One of the advantages to owning a custom PC from a boutique builder is the meticulous attention to detail. Tight cable management is not just a perk, it is an expectation when paying a premium for a boutique shop to assemble your rig with off-the-shelf components, and having to wait a bit longer compared to buying from a bulk OEM is an inherent trade off. Or is it? Maingear
, a stalwart in the boutique space, would argue otherwise.
Maingear Vybe At PAX East 2019 - AMD Ryzen Edition
Earlier this month at PAX East, Maingear announced what it is calling the Vybe Enthusiast Platform
. You might already be familiar with the Vybe name -- it is the least expensive line of desktop PCs in Maingear's stable, with prices starting at an affordable $699, albeit for a setup with integrated graphics. Higher-end configurations are available too, with discrete GPU options starting at $1,049. That's still a sane price to pay for gaming PC.
So what's with the Vybe Enthusiast Platform? Well, the Vybe has morphed from a singular line of custom PCs to wider array of purchasing options. As with before, buyers can hop onto Maingear's website and pick out a set of components, and if going that route, prices start at $899. New to the Vybe (and Maingear as a whole), however, is a second option -- pre-configured systems that are already built and ready to ship within 2 business days of ordering.
There's also a third option called Vybe DIY, which is a fancy way of saying you can buy the custom case Maingear uses for its Vybe PCs, sans components. There are two versions, one with an acrylic side window for $75, and one with a tempered side glass window for $119. Buyers can also add one of Maingear's liquid cooling loops when buying just the case.
What we have in for review is one of the ready-to-ship Vybe PCs. This is the highest end "Stage 4" configuration, priced at $2,499. It comes loaded with Intel's
9th generation Core i9-9900K
processor nestled into an MSI Z390 A-Pro motherboard, paired with 16GB of DDR4 memory, an NVIDIA GeForce RTX 2080
graphics card, and a 512GB Intel 660p M.2 NVMe SSD
+ 2TB Seagate Barracuda HDD.
Before we go any further, let's have a look at the full spec sheet...
|Maingear Vybe Stage 4 - 2019 Model
Specifications & Features
||Windows 10 Home 64-Bit
||Intel Core i9-9900K (8-Cores/16-Threads, 16MB Cache, 3.6GHz to 5.0GHz)
||NVIDIA GeForce RTX 2080 w/ 8GB GDDR6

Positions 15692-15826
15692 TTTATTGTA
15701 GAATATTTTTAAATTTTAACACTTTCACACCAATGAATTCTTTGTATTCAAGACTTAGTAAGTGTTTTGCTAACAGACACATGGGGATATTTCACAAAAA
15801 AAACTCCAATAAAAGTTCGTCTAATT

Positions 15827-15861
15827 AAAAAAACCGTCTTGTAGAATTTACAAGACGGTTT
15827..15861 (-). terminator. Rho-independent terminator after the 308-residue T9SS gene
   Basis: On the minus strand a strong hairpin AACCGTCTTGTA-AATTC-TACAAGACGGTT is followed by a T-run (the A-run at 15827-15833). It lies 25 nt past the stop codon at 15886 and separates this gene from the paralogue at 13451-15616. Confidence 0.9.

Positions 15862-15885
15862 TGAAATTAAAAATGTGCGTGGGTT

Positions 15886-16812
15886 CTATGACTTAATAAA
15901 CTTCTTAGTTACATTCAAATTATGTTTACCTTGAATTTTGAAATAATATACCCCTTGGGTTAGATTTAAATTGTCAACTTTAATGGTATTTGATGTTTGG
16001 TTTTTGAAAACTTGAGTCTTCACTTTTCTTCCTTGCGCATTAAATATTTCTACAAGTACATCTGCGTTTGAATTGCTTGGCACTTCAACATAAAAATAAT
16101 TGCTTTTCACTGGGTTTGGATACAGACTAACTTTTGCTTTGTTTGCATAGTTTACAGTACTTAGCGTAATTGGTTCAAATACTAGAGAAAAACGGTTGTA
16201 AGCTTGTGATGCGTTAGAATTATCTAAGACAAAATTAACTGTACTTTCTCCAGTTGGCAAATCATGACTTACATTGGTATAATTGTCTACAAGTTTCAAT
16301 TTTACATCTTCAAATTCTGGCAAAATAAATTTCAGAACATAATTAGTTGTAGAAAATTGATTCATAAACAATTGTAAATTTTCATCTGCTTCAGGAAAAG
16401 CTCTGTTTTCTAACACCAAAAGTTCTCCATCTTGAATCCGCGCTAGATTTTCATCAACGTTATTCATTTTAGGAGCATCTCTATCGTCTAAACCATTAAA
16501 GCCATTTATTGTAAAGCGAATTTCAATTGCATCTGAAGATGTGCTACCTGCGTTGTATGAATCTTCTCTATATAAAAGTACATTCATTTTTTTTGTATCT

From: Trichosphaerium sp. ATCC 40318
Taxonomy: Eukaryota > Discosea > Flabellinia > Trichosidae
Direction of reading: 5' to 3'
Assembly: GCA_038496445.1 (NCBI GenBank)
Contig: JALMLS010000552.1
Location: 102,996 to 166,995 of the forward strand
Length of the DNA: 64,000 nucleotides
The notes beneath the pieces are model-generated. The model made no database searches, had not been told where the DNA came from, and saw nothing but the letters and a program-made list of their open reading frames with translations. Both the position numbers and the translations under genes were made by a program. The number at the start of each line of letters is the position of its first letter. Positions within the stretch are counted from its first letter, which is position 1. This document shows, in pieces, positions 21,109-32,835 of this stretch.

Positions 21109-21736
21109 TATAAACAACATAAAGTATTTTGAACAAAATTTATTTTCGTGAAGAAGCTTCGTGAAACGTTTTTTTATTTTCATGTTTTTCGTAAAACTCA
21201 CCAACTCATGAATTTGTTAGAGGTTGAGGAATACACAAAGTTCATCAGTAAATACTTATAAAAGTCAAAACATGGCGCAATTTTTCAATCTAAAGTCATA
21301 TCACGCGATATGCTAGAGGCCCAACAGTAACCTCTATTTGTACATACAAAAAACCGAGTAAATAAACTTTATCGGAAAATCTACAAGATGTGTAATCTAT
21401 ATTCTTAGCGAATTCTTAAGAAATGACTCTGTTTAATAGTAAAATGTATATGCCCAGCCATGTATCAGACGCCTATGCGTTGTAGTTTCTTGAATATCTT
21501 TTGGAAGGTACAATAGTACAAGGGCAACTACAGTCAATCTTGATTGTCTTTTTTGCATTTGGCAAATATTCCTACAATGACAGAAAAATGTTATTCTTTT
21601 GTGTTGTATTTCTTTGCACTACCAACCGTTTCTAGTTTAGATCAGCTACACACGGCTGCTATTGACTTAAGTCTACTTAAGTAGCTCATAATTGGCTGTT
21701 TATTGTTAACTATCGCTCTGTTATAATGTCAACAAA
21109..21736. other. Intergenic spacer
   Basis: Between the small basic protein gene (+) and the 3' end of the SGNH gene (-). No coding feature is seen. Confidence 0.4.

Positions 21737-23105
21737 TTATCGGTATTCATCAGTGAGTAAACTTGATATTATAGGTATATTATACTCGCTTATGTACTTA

||16GB HyperX Fury DDR4-3466 MHz (2x8GB)
||512GB Intel 660p M.2 NVMe SSD
2TB Seagate Barracuda HDD (256MB Cache, 7,200 RPM)
||Maingear Epic 240 Supercooler (240mm All-In-One Liquid Cooler)
802.11n TP-Link USB Wi-Fi Adapter
|Front Panel Ports
||3 x USB 3.0 Type-A, 1 x USB-C, 3.5mm Microphone, 3.5mm Headphone
|Rear Panel Ports
||2 x USB 3.1 Gen 1 Type-A, 1 x USB 3.1 Gen 2 Type-A, 1 x USB 3.1 Gen 2 Type-C, 4 x USB 2.0, 1 x Gigabyte LAN (Intel I219-V), Onboard Audio, Various Display Outputs
||750W EVGA B3 80 Plus Bronze
||18.6 x 8.7 x 17.9 inches (HxWxD)
||45 lbs (Average)
||1 Y Hardware Warranty, Lifetime Labor and Phone Support
||$2,499 as Configured (Stage 4), Starts at $699 (Stage 1)
Since these systems are assembled and ready to ship, there is not much flexibility in the component selection. For example, on the Stage 4 configuration, there is a $249 "Boost" option that doubles the RAM to 32GB and bumps the SSD storage drive to a 1TB model. Beyond those core upgrades, the only additions available are external accessories. That's to say there is no option to upgrade or downgrade the graphics card or go with a different CPU. To change the core makeup of the Vybe, a buyer would either have to select a different "Stage" configuration, or utilize the completely custom option (i.e., not already assembled and ready to ship).
That is a totally fair way of approaching this, because the ready-to-ship PCs are not replacing the customizable configuration option, they are supplementing
it. From our vantage point, it's smart timing on Maingear's part too -- PC gaming is not only alive and well, it is thriving with a growing esports category. Streaming has taken off as well, to the point where a 14-year-old can pull in $200,000 per year on YouTube
by playing Fortnite. That sure beats having a newspaper route!
Our question is (and probably yours as well), can a ready-to-ship system maintain the high quality standards that we have come to expect from the boutique category, and for which Maingear has spent over a decade-and-a-half building a reputation in? Let's have a look...